- Essential Tea Tree Oil: This is one you’ll need more research on, because it can aggravate sensitive skin. As I stated last week, do not ingest tea tree oil; it should only be used as a topical application. Test the oil before applying it to the head for allergic reactions: apply a small drop on skin and leave for 24 hours. This needs to be essential oil, and needs to be diluted in another oil. My choice was olive oil. Mix 8 drops of essential tea tree oil with 1/2 cup of olive oil. Rub all over dry hair, cover with a shower cap for at least 30 minutes, then wash it out. It took me 2 shampoos to get the greasy look out of my daughter’s hair. I’ve also been known to place 1-2 drops of essential tea tree oil in my regular shampoo when I’m suspicious of lice, with the hopes that it will discourage the little boogers.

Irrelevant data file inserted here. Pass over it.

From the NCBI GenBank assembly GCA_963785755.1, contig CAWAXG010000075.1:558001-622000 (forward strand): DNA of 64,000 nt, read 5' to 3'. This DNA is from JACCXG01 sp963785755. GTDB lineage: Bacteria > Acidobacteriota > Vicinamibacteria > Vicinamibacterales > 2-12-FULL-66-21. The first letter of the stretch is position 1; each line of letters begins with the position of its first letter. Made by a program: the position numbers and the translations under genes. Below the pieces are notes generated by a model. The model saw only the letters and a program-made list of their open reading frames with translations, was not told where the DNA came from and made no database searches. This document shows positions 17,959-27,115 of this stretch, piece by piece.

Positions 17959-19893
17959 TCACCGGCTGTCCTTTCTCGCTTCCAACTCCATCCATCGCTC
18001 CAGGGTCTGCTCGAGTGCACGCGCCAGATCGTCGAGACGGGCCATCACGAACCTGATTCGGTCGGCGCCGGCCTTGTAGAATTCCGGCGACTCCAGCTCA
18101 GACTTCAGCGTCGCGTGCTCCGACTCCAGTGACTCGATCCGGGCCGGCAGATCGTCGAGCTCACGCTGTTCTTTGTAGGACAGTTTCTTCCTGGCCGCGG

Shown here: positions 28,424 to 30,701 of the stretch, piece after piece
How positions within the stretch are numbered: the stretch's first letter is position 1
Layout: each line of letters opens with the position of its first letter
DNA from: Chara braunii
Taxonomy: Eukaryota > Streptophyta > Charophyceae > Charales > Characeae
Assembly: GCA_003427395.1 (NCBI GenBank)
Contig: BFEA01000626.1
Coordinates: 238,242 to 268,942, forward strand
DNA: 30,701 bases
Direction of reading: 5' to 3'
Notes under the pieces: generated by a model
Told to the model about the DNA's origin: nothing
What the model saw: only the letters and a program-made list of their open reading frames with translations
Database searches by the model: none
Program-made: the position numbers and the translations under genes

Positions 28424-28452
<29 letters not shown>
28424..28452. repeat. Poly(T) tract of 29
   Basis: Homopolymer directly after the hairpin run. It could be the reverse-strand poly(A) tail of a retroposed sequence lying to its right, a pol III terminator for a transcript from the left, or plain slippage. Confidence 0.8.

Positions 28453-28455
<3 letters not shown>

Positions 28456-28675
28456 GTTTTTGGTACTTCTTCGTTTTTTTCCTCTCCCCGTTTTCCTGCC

- Mayonnaise: This is the road I have not traveled, but I’ll share what I learned anyway. Liberally slather mayonnaise all over dry hair, cover with a shower cap, and sleep on it (literally, it needs to set the entire night). Wash out the next morning. I’ve heard to use dish soap, and to wash several times because mayonnaise is difficult to wash out. This is why I didn’t want to go down this road. I did not think my daughter would do well sleeping with a shower cap. She was three at the time, and I was paranoid of waking to a freak suffocating accident. Please use caution with using a shower cap on your child all night! We don’t want a tragedy in our midst!